Okay, the last post left off with all of my cabinet frames basically constructed. Now it is time to get into all the little finishing details. First up, I had to deal with the raw edges of my plywood. There are a few ways to do this, including edge banding or a thick trim that overlaps the plywood, but I decided to go with a trim that was the same width as my plywood because it was cheaper and easy to install with my brad nailer. Once everything was caulked, sanded and painted it would end up looking great.
Then came the “crown moulding”. I put that in quotes because I obviously didn’t use actual crown moulding for this project. It is expensive and inevitably I end up screwing up the cuts which means I have to buy even MORE expensive crown and…I just wasn’t about it. I came across this pin from my sister-in-law and it seemed like a much more manageable option, so it’s exactly what I did! I ended up mitering my corners which gave it a really seamless look in the end.
You might also notice above that I used a simple strip of cove moulding in my two corners where my plywood met up. I also installed some of my hanging rods at this point. This was pretty simple…I used the rods that were in here previously and just cut them down to the new lengths I needed. Then I purchased some plastic rod holders at Lowe’s for less than $2 each. I measured how far down and over to install them on each side and then drilled them in.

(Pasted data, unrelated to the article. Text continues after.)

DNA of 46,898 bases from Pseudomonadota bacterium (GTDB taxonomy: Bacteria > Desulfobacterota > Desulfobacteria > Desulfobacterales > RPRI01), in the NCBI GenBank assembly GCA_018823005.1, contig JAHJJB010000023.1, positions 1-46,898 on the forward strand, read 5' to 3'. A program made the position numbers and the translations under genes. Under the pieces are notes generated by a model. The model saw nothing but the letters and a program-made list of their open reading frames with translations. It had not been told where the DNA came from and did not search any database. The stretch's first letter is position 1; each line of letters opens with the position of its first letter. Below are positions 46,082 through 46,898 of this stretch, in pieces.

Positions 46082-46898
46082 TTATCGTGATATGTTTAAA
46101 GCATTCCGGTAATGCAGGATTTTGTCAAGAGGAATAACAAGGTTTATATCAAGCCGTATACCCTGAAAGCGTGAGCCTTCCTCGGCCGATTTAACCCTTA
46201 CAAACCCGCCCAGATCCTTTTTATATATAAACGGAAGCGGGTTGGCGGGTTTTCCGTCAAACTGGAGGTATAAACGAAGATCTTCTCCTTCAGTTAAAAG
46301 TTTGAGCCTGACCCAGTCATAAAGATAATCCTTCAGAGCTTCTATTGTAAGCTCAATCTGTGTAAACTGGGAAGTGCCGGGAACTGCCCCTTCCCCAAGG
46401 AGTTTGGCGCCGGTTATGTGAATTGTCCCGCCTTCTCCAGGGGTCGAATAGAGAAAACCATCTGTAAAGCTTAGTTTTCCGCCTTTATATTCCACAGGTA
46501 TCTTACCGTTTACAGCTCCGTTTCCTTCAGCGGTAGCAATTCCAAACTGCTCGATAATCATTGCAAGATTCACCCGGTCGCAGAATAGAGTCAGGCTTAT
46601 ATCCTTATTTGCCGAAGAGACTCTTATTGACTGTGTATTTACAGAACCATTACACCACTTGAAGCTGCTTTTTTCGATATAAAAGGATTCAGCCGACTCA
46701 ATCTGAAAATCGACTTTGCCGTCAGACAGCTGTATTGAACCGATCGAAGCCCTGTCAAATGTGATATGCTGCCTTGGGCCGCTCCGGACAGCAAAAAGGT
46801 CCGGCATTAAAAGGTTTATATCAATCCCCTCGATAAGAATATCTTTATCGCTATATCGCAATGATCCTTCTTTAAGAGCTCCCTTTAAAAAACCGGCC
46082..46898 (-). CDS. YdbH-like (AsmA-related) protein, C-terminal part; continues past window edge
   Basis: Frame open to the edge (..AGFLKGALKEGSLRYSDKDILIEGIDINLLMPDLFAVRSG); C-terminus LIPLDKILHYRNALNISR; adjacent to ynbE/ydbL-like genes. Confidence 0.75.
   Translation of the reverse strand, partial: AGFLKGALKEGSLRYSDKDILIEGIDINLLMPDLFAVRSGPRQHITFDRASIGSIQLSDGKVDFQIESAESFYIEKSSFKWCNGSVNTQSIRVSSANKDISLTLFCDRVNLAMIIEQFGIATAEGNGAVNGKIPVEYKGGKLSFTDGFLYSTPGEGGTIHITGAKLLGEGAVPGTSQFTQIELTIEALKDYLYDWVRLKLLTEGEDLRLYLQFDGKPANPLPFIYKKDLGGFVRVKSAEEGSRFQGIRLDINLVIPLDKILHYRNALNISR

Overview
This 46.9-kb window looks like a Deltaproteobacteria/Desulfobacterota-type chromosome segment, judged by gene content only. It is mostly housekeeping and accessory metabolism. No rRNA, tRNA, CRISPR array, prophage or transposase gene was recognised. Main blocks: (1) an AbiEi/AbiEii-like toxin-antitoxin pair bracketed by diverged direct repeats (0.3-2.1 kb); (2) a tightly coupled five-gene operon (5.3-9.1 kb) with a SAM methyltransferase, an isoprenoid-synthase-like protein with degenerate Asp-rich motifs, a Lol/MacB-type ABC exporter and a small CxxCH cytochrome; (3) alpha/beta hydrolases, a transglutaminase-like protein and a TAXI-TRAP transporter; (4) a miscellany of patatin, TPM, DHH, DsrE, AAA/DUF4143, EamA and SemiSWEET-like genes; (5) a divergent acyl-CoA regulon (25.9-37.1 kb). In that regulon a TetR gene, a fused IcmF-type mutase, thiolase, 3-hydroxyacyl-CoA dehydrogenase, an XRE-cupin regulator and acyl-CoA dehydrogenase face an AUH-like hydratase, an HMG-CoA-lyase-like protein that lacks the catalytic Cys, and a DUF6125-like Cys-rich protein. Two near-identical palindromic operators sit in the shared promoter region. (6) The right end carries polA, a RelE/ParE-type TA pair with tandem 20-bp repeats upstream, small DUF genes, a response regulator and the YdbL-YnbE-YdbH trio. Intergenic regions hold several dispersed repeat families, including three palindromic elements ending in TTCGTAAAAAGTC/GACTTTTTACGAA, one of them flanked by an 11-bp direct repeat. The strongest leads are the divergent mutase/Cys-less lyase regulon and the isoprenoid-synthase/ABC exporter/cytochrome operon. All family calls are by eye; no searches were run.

Originally I was going to have all my shelves in a fixed position just using 1×2 pieces of wood as braces. However, I came across this peg hole jig and it intrigued me. At $35 I thought it was kind of expensive, but then I thought about the price of the wood supports I would probably have to buy, and about the fact that I’m crazy and there is no WAY I wouldn’t ever want to change the position of the shelves, and I purchased it. (And I’ve since changed the heights of the shelves like 20 times so GOOD CALL TARYN.) It is really easy to use. Just set it up next to the edge of the cabinet and used the included drill bit to drill your holes. The jig makes them all perfectly spaced and the drill bit makes sure you don’t drill too far. There’s a peg included to make sure that when you reposition the jig, it still lines up with the holes you’ve already drilled. It comes with like four pegs, but I ended up purchasing this pack of 100 on Amazon, which is more than I should ever need. In closing…I love this little jig, and am so glad I purchased it. It makes this DIY closet feel a bit more legitimate, I think.
At this point, the biggest thing left before finishing work was to make my shelves. To make these I measured my openings, cut my plywood using my table saw, and then added the same trim moulding I used on the cabinet boxes to what would be the front edge of each shelf.
It was now finally time to spackle, caulk, sand and paint everything. The paint made such a difference. I went with “Simply White” by Benjamin Moore, mixed at Lowe’s in Sherwin Williams Ovation semi-gloss paint. You may recall this is the same color I used in my master bedroom and master bath water closet. I’m loving this color.